Innocent people could have been hurt too. Your security needs to step up.


I then said without premeditation that I have too much to live for to have to worry about getting killed while getting a beer and fighting a thug.


Hearing those words was sort of an epiphany that jarred me out of my dark mood. I thought, yeah, I do have some good things going on that many would envy even if my situation is not where I thought it would be when I drew up my life plan years ago.


Again, thank you for the kind words.

Myshkin the Idiot said...

Thank you. You're very kind. I have a couple of things going against me, but I won't dwell on those. If I get the interview, I need to be prepared.

SabrinaBee said...

Too many times lately, I can't help but be cynical. But, I also recognize when I have drank too deeply from negativity and will tune out. I mat go weed, I may read a book, I may engage in online games, or take several days worth of walk down the communal path, in my town. All are things I enjoy and am grateful for.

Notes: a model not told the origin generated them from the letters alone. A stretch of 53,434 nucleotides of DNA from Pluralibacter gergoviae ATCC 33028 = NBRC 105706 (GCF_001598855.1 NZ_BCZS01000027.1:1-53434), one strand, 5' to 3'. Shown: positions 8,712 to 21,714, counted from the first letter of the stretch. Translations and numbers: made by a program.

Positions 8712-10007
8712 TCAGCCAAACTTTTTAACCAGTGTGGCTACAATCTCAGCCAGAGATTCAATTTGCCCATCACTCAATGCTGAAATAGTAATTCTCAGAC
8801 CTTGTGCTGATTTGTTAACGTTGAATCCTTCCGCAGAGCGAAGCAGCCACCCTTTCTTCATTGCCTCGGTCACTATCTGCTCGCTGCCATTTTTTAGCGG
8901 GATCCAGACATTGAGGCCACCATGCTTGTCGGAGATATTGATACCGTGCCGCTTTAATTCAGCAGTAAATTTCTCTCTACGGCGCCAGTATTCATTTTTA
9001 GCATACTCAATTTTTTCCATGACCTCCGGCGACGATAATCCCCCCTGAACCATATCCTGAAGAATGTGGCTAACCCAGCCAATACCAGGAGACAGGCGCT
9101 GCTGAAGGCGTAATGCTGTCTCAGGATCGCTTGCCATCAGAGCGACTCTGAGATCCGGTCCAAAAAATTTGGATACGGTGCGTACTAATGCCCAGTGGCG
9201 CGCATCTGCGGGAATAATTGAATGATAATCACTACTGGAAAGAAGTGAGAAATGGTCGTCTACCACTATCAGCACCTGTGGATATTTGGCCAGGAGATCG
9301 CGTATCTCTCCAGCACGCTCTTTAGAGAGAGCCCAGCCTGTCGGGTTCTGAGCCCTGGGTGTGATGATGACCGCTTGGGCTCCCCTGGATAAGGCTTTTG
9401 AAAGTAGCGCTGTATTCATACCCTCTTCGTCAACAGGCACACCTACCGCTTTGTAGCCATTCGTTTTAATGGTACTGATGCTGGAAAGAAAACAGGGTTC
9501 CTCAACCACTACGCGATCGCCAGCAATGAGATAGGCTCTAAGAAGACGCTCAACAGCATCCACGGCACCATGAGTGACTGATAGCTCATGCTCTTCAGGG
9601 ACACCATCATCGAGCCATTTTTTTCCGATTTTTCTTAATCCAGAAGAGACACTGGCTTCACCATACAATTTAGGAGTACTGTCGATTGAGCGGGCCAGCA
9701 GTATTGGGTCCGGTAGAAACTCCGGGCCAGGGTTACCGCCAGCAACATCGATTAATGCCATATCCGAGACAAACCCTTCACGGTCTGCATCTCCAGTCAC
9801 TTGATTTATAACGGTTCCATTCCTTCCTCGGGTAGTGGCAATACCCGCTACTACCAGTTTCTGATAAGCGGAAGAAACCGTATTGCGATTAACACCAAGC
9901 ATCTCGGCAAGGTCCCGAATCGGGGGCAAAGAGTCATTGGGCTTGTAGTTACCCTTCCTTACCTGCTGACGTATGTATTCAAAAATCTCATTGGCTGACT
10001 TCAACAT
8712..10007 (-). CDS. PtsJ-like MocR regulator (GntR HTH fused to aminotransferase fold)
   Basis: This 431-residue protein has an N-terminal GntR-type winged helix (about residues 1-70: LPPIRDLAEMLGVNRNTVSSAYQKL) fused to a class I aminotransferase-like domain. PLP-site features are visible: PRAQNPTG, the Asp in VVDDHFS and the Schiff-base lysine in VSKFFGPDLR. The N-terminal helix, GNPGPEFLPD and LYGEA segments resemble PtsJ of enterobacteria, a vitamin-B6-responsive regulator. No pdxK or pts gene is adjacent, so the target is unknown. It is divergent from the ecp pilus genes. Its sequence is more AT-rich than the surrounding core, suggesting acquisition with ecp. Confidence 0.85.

Even when I am online, griping, I inherently know that there is little I can do in the present, nothing I can do about the past, and even less about the future. A huge chunk of me is accepting of that. I don't believe in a God but, I believe in goodness. I believe that because I don't, it makes me more accepting of reality, and less likely to excuse things, like bad behavior. Either in myself or others.

I think that is my philosophy.

kokanee said...

Good stuff Myshkin. I'm rooting for you whether it's job prospects or a pain free life. Buddhism is by far my favorite religion too.

kokanee said...

We've done these life lessons before.

1. No regrets. Successes and failures in the past have made you who you are. Don't regret your past but chalk it up to life lessons learned.

2. Life is neither determined by fate nor luck. Life is probabilistic. I'm a secular humanist/naturalist as well.

3. Success often comes at a price. If you are selfish and ruthless enough you could get ahead but is it worth it? Becoming a Scientologist is like selling your soul to the devil, for example.

4. Love really is the answer.

5. Make every day count. It could be your last.

6. The game of life isn't about living the longest or dying with the most toys. It's about quality of life. Americans need to eat better and exercise more to achieve better quality of life. That means less processed foods and meat and more whole-food, plant-based diet. Fiber is often more important than the nutrients in the food.

7. Life is a constant battle between what we want to do and what is expected of us.